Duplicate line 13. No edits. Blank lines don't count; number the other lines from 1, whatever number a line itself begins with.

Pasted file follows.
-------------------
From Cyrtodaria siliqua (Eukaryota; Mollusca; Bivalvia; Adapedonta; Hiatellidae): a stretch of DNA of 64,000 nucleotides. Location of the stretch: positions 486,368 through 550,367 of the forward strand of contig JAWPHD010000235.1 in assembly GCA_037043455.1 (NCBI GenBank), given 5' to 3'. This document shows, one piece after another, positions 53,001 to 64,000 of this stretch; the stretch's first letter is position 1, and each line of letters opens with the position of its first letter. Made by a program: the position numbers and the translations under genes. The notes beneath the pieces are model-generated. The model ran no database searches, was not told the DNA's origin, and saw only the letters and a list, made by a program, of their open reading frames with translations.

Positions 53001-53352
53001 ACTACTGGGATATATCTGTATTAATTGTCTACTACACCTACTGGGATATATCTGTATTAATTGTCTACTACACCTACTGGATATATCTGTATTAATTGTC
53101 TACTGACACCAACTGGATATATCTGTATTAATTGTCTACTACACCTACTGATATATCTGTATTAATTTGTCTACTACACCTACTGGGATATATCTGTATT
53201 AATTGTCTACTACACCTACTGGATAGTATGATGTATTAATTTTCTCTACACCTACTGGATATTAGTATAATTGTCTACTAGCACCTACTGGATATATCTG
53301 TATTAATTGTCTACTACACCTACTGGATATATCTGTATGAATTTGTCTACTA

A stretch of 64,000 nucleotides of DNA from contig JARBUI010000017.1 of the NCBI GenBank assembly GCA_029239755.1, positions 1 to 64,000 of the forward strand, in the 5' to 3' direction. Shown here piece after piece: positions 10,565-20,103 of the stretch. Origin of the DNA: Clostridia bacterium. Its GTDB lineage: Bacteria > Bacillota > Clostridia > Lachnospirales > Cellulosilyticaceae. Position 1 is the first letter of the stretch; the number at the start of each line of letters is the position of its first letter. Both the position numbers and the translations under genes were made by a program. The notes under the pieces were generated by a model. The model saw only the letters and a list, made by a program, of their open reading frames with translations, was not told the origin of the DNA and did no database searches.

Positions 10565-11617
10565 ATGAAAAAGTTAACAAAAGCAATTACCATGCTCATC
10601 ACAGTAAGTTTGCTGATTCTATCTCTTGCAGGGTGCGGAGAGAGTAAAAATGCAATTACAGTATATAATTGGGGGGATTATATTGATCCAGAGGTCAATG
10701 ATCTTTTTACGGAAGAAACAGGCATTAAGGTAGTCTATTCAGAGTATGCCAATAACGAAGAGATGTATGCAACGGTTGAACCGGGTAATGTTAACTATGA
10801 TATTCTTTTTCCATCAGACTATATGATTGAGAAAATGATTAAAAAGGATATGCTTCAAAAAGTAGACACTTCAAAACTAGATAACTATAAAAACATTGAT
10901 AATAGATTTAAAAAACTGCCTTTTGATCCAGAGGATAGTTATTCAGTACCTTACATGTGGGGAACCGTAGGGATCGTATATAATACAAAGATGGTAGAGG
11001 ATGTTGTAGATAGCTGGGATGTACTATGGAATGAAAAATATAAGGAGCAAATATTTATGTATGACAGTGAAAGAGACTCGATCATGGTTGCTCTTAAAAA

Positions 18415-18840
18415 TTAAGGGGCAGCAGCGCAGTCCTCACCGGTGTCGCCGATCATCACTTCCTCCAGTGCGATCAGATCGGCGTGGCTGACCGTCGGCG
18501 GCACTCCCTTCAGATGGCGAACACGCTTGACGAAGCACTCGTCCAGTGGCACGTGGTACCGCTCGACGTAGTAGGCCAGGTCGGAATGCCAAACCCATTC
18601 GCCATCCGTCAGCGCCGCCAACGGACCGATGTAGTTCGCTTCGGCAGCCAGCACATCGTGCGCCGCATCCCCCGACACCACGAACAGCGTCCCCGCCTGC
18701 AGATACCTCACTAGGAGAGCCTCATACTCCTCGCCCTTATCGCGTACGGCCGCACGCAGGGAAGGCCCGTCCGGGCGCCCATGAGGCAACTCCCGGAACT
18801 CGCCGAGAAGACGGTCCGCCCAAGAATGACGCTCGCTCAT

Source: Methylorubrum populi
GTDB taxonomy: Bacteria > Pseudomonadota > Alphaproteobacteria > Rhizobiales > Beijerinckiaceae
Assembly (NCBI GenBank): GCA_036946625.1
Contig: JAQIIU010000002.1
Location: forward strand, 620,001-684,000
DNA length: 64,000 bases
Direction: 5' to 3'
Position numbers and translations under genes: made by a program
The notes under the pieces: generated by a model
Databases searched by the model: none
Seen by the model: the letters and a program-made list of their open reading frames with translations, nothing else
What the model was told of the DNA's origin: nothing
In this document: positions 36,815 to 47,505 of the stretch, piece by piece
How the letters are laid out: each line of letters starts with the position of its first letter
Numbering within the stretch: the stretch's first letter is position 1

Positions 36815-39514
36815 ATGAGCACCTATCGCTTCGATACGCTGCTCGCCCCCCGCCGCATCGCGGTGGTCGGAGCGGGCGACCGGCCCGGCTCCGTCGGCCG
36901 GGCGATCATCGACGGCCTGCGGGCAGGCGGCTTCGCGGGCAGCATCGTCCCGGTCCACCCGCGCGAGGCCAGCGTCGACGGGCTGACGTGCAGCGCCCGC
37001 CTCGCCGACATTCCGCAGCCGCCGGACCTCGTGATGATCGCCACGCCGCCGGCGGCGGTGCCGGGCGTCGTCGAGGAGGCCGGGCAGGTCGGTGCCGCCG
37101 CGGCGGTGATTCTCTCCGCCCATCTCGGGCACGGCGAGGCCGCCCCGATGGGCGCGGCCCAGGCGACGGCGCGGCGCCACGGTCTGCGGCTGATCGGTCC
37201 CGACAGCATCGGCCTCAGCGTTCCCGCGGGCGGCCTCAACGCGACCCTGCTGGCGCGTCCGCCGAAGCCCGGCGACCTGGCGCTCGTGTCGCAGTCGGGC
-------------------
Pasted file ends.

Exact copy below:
10901 AATAGATTTAAAAAACTGCCTTTTGATCCAGAGGATAGTTATTCAGTACCTTACATGTGGGGAACCGTAGGGATCGTATATAATACAAAGATGGTAGAGG